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The student news site of Marquette University

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The student news site of Marquette University

Marquette Wire

Rashad’s Records: Lil Baby’s ‘It’s Only Me’ is an inconsistent, yet enjoyable listen

It has truly been a joy to watch the growth Lil Baby has had since his breakout in 2018. He had a run from 2019 to 2021 where he was one of the hottest rappers on the planet: Dropping his critically acclaimed sophomore project, “My Turn,” his Grammy nominated song about police brutality, “The Bigger Picture,” and being on what feels like everyone’s albums, including Drake and Kanye West’s. For a guy who only started rapping in 2017, he’s surely made his presence widely known in Hip-Hop. 

I was excited to hear the news that Lil Baby was dropping his new solo album “It’s Only Me,” after just dropping one project in 2021, his collaboration album “Voice of the Heroes” with Lil Durk. However, as the Oct. 14 release date crept closer, I was a little concerned for the Atlanta rapper.

His lead singles to his new album, “Heyy” and “Detox” were definitely not the strongest songs to lead towards the album. I say this because his songs like “Woah” and “Sum 2 Prove” were very excellent lead singles for 2020’s “My Turn,” but these new songs just weren’t it. I was scared the internet was gonna give Lil Baby the Roddy Ricch treatment when it comes to slander with this new album. However, after hearing it, Lil Baby’s legacy remains in tact.

Two years since his last solo project, Lil Baby comes with “It’s Only Me.” He leads things off with “Real Spill,” an intro track that I didn’t really like after a first listen, but has grown on me after multiple listens. Baby reminds people of his roots from the streets of Atlanta, a route that is talked about in his documentary, “Untrapped: The Story of Lil Baby.”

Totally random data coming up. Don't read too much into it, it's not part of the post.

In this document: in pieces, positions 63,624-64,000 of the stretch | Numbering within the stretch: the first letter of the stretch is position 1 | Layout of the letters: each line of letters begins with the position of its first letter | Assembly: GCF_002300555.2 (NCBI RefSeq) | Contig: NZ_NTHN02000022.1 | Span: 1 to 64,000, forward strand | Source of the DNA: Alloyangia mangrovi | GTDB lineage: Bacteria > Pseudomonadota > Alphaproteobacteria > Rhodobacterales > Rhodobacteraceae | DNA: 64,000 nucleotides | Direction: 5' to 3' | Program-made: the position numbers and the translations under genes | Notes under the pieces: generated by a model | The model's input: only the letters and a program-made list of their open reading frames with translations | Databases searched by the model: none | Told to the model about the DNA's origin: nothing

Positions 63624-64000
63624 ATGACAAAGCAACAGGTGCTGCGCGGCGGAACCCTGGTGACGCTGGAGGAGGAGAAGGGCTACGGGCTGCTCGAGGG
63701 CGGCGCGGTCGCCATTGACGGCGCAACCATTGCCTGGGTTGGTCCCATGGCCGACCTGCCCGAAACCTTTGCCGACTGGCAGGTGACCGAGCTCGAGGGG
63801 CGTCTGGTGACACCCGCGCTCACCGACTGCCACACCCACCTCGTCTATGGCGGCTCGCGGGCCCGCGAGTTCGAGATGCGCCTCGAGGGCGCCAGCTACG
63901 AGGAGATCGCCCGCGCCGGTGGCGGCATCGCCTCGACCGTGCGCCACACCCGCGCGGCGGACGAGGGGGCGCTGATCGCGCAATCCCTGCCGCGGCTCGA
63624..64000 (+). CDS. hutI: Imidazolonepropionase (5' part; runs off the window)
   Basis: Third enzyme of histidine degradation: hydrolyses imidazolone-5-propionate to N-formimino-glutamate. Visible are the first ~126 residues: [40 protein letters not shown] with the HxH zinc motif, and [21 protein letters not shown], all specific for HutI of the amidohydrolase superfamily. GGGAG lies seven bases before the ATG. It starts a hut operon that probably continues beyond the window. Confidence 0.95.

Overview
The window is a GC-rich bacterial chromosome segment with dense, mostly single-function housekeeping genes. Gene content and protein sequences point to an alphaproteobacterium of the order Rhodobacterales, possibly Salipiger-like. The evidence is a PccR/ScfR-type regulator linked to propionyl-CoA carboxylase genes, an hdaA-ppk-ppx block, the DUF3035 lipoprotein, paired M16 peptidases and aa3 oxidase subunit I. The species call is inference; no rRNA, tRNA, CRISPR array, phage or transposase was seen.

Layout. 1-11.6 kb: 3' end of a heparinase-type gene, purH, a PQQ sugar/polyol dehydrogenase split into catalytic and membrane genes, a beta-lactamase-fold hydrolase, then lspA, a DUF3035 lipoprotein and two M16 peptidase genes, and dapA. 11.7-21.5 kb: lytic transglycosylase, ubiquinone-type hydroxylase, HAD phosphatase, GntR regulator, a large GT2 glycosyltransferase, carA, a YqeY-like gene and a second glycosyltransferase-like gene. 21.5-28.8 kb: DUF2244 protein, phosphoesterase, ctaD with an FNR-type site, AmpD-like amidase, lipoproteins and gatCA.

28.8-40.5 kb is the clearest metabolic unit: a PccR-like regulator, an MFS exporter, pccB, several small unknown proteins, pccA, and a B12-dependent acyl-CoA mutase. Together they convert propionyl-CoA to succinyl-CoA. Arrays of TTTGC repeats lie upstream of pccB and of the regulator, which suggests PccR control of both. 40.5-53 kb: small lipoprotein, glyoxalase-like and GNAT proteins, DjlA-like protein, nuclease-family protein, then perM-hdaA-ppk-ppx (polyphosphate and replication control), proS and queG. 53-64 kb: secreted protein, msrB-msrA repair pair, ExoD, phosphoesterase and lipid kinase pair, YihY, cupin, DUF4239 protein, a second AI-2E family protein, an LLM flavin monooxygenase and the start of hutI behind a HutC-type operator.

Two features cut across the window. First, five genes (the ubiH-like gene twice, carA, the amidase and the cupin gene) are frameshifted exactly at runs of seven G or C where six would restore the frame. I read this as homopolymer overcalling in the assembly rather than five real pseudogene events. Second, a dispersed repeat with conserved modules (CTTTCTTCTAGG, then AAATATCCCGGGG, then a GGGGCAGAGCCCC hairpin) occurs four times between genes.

“I know I’m the motivation, they see me, they see a hero / Lot of n****s rich, but it hit different when you come from zero,” Baby raps.

The first three tracks have some real replay value, especially “Pop Out” with Nardo Wick. The beat switch on the song most definitely caught me by surprise, making me wonder if these were just two different songs put together, but it’s shown early on in this album that Lil Baby isn’t here to mess around.

“It’s Only Me” has its high moments, but the low moments pop up at awkward times. After the first three songs, we get “Heyy” and “California Breeze,” two songs that I personally feel could have been replaced with better songs in the vault. I had this feeling throughout the album.

There were songs that weren’t terrible per say, but as I listen to them I think to myself, “Baby, I know this ain’t all that you got now.” When listening to “My Turn,” I barely had those thoughts, because the tracks were consistently good. I just feel like Lil Baby could have definitely chosen better songs for his first solo project in two years, especially with all the leaks and snippets he has on the internet.